Consequently, many members of Euromaidan’s Self-Defence set out to defend Ukraine against Russian invaders and their surrogates by forming and joining volunteer battalions, National Guard units or the special forces of the Ministry of Internal Affairs. With the state coffers looted by the former regime, and a new Ukrainian government in the process of formation, Ukrainian citizens took it upon themselves to provide their defence forces with the material support to carry on the fight to rid Ukraine of the Russian military occupation.
Free People is one such network, bringing together volunteer groups throughout Ukraine to coordinate and pool resources in order to provide humanitarian assistance to the troops on the front lines and in the forward bases. Free People is registered with the Government of Ukraine and works in cooperation with the national government and local units of the Ministry of Defence, Ministry of Internal Affairs, and the Security Service of Ukraine.
The Free People volunteer network has managed to supply soldiers on the front lines with everything from typical personal items to non-lethal military equipment. This is made possible thanks to the donations of caring people from Ukraine, Canada, Poland, Germany, the US, Israel, Italy, Spain, Lithuania, Belarus, and Russia. Ukrainian soldiers have received assistance from the Free People volunteer network valued at over 32 million hryvnias.
Serhiy Kuzan underscored the contributions of the Ukrainian Canadian community and the organizations supporting Free People: the League of Ukrainian Canadians, League of Ukrainian Canadian Women (LUCW), Buduchnist Credit Union, and the “Friends of Ukraine Defence Forces” Fund. He also noted the recently initiated Guardian Angels rehabilitation program for wounded soldiers organized by the LUCW. “These organizations have not stopped providing assistance since the beginning of the Anti-Terrorist Operation. Thanks to their help, we have been able to implement a wide range of costly projects: acquiring thermal imagers, various automobiles and other vehicles, and purchasing large quantities of non-lethal military gear,” explained Mr. Kuzan.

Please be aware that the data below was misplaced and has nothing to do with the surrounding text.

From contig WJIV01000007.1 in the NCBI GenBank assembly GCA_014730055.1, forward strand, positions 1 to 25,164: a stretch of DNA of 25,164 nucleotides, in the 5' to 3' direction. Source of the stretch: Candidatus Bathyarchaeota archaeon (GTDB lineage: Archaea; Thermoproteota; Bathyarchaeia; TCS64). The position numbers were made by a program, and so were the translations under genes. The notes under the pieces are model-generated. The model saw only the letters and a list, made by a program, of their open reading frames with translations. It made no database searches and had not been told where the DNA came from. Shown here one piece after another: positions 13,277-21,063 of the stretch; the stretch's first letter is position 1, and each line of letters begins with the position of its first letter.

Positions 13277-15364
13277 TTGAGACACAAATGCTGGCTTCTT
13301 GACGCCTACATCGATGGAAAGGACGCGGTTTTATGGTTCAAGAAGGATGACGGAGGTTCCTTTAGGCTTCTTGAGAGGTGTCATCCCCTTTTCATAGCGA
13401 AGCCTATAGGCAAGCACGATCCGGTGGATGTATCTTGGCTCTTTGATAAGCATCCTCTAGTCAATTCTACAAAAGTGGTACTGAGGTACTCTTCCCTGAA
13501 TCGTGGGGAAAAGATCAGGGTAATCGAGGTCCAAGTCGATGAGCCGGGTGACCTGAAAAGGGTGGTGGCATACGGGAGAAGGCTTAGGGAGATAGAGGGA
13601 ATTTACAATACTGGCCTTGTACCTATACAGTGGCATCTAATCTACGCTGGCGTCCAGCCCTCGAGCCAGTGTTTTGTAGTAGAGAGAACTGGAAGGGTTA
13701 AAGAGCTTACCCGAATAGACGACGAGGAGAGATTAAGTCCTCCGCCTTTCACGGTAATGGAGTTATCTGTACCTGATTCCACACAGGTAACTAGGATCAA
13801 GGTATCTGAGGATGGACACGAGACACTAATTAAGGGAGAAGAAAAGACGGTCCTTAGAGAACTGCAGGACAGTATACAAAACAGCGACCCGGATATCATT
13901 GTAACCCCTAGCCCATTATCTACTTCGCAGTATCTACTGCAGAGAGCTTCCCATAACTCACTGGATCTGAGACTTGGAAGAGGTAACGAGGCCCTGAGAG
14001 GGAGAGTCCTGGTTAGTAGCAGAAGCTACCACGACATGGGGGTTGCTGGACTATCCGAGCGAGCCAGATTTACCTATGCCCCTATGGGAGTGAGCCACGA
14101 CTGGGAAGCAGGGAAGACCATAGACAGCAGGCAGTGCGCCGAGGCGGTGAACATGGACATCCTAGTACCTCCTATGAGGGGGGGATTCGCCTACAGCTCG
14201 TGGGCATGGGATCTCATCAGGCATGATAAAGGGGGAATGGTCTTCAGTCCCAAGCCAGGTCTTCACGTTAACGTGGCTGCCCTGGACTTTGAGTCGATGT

During community meetings, participants were interested not only in the work of volunteer groups. In his presentation, Mr. Kuzan also discussed Russia’s disinformation campaign. “Russian propaganda is broadcast on major Russian television channels that are viewed not only in Russia but also in the occupied parts of Ukraine – Crimea and the Donbas – because for people in Russia, Crimea and the Donbas, who don’t have satellite communications, there is no alternative,” Mr. Kuzan stated.
He noted that Russian propaganda includes methods used against Ukraine dating back to the liberation struggle by the UPA during WWII, portraying Ukrainians as neo-Nazis controlled by the USA, Canada, Germany and other western powers.
In Ottawa, Mr. Kuzan had the opportunity to meet with members of Canada’s parliament and government, including the parliamentary secretary to the Defence Minister, James Bezan; chair of the Canada Ukraine Parliamentary Friendship Group, Ted Opitz; parliamentary secretary to the Foreign Minister, Bernard Trottier; Minister of National Defence, Jason Kenney; Minister of Veterans Affairs, Erin O’Toole; Minister of Citizenship and Immigration, Chris Alexander; as well as the Minister of Justice, Peter MacKay. They also discussed projects for humanitarian assistance to Ukraine with the parliamentary secretary to the Minister of International Development, Lois Brown.